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Treating Chronic Fatigue and Adrenal Fatigue Naturally

Yes its that time of the year when STRESS takes over and a lot of us develop Adrenal fatigue with out even knowing it.

The adrenal glands sit over the kidneys, where they play a significant role in the body, secreting more than 50 hormones necessary for life, including epinephrine (adrena...line), cortisol, dehydroepiandrosterone (DHEA), progesterone and testosterone. Since they produce so many essential hormones, the adrenal glands are responsible for many of the functions we need to stay alive and healthy, including:
•Energy production - carbohydrate, protein and fat conversion to blood glucose for energy
•Fluid and electrolyte balance
•Fat storage
One hormone in particular, cortisol, is extremely important for keeping our body systems in balance, as well as protecting our cells. For example:
•It controls the strength of the immune system: Too much cortisol weakens the immune system, setting the motions for increased susceptibility to infections and cancer, while too little leads to an overactive immune system and autoimmune disease.
•It normalizes blood sugar.
•It regulates blood pressure.

Diagnosing (and misdiagnosing) adrenal fatigue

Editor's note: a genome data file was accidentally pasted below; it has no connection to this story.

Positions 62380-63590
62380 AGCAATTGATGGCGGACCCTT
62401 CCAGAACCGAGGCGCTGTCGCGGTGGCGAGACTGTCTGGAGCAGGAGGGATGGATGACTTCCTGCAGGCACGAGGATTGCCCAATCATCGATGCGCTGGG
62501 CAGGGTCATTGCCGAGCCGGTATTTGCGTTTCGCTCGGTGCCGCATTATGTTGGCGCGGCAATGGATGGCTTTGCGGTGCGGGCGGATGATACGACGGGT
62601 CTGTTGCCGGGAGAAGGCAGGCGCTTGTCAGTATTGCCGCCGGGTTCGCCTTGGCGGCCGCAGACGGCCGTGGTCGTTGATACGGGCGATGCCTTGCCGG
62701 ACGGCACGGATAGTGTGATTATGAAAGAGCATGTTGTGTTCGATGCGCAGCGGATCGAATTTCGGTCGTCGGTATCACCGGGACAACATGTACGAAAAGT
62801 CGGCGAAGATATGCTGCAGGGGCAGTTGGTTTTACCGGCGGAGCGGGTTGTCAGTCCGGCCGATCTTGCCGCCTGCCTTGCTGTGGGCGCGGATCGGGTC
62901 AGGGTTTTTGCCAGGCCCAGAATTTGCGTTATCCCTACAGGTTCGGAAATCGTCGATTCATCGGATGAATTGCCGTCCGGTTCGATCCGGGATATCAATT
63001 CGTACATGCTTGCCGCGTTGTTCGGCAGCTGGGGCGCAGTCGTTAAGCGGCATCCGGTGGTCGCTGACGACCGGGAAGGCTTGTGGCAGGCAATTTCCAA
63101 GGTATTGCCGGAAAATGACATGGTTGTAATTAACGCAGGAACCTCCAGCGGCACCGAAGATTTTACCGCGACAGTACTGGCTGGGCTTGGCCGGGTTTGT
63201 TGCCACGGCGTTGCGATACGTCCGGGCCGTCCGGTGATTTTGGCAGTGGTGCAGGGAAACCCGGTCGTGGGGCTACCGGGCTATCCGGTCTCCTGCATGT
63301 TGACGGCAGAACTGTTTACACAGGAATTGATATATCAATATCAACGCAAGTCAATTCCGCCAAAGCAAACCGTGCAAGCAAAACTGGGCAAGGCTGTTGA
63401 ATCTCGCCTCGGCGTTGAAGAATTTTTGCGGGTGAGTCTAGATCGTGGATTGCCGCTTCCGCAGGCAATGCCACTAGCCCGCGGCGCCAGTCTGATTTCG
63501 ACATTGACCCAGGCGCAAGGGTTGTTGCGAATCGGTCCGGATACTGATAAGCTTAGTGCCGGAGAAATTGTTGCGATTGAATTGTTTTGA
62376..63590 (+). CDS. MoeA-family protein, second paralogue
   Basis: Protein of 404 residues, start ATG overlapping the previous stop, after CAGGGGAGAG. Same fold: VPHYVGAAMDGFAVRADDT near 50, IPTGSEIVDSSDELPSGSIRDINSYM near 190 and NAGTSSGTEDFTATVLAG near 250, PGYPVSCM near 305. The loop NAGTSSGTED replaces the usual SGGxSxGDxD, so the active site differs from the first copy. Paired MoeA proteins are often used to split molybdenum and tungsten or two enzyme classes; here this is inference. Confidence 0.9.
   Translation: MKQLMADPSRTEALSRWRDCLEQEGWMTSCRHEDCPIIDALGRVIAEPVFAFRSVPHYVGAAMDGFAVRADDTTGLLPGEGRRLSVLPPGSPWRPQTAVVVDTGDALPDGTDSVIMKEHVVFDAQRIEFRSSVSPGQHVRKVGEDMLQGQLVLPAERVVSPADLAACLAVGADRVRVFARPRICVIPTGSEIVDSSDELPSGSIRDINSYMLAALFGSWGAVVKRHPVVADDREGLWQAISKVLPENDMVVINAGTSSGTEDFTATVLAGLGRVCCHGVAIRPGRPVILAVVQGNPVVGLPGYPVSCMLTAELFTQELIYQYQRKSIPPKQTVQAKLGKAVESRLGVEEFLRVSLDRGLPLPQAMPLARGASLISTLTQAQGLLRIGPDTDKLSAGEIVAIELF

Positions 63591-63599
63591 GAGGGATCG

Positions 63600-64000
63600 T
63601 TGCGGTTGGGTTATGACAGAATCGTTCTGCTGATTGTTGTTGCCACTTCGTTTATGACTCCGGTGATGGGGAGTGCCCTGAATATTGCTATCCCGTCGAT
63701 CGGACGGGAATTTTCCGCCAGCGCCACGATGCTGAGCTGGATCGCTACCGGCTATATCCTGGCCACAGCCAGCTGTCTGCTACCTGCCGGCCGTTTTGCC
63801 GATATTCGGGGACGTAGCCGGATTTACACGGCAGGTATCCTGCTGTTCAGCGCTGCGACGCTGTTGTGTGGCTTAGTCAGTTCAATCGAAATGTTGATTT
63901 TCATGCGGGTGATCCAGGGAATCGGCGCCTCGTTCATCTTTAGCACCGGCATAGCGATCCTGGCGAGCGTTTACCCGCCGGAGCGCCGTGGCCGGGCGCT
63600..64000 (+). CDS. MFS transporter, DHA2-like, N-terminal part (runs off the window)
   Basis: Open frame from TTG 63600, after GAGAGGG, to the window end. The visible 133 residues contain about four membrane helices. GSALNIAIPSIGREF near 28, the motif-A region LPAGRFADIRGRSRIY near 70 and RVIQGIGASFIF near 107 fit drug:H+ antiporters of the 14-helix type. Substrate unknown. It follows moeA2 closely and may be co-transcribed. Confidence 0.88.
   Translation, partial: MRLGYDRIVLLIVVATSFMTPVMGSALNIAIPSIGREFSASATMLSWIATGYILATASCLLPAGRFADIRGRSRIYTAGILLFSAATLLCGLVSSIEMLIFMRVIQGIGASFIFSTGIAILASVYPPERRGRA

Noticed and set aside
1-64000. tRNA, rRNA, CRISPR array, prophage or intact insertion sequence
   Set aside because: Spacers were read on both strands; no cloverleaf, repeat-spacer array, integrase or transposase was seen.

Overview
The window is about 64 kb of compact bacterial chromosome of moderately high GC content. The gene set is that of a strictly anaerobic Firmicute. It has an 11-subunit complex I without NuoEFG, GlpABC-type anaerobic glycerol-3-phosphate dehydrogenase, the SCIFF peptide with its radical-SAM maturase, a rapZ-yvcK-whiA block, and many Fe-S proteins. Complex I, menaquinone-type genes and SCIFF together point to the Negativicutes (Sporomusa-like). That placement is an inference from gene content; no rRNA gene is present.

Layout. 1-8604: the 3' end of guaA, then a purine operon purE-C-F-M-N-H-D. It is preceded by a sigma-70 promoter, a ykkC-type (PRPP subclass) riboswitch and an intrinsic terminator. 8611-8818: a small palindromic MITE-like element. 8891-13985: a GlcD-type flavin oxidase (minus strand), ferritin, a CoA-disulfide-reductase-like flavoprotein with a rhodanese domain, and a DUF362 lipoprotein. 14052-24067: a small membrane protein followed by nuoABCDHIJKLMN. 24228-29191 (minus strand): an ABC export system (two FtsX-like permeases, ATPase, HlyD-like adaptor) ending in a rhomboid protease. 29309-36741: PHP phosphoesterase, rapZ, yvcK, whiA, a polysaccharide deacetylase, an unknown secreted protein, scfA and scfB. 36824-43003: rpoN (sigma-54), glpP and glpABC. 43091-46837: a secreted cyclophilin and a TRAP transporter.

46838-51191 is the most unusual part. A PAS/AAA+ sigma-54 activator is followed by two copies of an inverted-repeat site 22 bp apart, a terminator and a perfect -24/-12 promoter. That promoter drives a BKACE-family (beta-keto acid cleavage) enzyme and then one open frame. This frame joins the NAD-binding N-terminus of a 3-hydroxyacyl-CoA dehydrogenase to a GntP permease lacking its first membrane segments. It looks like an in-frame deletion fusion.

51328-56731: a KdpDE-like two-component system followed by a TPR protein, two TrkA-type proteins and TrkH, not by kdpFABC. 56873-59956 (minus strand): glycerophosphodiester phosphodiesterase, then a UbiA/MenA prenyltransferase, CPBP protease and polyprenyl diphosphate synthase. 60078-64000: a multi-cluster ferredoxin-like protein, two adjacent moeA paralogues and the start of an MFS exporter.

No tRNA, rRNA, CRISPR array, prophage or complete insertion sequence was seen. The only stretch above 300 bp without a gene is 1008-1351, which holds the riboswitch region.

To make matters worse, doctors often don't diagnose this problem. Dr. Wilson offers the example of a woman who has been to 37 doctors before finally receiving proper diagnosis and a renewed sense of hope. So, why don't doctors recognize adrenal fatigue? In medical school, they are only taught to look for extreme adrenal malfunction (Addison's Disease, which occurs when the glands produce far too little cortisol, and Cushing's Syndrome, which stems from excessive cortisol production) and dont know how to measure cumulative adrenal fatigue.

Symptoms of adrenal fatigue:
•Morning fatigue -- You don't really seem to "wake up" until 10 a.m., even if you've been awake since 7 a.m.
•Afternoon "low" (feelings of sleepiness or clouded thinking) from 2 to 4 p.m.
•Burst of energy at 6 p.m. -- You finally feel better from your afternoon lull.